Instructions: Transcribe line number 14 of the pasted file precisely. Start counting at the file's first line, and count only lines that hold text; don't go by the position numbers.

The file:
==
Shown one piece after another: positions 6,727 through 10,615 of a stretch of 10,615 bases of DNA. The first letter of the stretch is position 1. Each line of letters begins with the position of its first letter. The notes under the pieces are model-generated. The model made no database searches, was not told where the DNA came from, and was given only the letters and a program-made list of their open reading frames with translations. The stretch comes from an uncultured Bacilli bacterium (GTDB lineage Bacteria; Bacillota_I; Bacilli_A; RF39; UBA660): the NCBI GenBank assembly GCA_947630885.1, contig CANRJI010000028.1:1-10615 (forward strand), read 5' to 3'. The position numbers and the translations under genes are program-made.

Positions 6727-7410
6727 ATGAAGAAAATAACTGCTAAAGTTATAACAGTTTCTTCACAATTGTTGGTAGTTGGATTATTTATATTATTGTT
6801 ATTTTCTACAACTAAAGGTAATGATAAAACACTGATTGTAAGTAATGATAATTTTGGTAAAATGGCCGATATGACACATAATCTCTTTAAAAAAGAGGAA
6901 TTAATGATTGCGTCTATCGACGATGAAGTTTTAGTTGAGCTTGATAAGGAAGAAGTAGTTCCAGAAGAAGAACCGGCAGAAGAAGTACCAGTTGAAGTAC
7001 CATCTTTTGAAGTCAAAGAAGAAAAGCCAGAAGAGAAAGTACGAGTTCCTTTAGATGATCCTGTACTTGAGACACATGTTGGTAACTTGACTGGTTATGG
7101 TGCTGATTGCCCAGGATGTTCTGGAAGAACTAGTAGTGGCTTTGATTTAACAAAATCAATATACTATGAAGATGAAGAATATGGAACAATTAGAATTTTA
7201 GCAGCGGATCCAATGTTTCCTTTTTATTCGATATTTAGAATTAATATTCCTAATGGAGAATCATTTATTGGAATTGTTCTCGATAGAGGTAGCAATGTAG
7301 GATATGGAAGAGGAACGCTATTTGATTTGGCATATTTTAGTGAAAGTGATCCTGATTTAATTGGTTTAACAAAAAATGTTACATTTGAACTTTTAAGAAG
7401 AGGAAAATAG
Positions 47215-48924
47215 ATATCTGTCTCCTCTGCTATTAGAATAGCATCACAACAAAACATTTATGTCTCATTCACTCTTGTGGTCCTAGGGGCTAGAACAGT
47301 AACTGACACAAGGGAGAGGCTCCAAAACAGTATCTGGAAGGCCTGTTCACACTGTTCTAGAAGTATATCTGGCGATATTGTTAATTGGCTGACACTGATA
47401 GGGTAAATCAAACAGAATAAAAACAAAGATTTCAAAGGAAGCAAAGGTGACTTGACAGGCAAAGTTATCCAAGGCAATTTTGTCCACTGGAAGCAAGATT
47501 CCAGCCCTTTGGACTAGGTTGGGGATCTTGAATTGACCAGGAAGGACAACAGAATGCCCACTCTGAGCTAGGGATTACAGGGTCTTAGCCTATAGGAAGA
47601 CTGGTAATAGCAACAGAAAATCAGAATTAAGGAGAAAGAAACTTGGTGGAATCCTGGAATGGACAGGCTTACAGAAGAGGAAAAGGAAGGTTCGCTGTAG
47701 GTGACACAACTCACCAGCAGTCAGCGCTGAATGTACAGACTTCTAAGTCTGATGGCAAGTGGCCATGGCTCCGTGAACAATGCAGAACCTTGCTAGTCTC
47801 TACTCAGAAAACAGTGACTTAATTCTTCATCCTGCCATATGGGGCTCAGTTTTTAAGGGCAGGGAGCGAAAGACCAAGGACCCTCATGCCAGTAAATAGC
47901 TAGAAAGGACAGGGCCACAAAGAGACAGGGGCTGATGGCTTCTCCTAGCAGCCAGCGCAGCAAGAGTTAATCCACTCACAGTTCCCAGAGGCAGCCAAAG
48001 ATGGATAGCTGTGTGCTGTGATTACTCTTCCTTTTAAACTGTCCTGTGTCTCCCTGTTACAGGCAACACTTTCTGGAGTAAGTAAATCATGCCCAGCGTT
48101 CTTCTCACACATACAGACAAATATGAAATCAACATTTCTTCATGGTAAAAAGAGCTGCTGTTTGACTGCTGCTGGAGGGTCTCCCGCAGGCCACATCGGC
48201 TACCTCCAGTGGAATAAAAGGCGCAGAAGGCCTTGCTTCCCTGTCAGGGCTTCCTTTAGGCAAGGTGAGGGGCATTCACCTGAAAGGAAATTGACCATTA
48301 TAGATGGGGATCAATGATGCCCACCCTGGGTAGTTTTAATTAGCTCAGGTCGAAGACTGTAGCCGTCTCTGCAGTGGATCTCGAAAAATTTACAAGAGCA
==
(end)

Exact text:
47401 GGGTAAATCAAACAGAATAAAAACAAAGATTTCAAAGGAAGCAAAGGTGACTTGACAGGCAAAGTTATCCAAGGCAATTTTGTCCACTGGAAGCAAGATT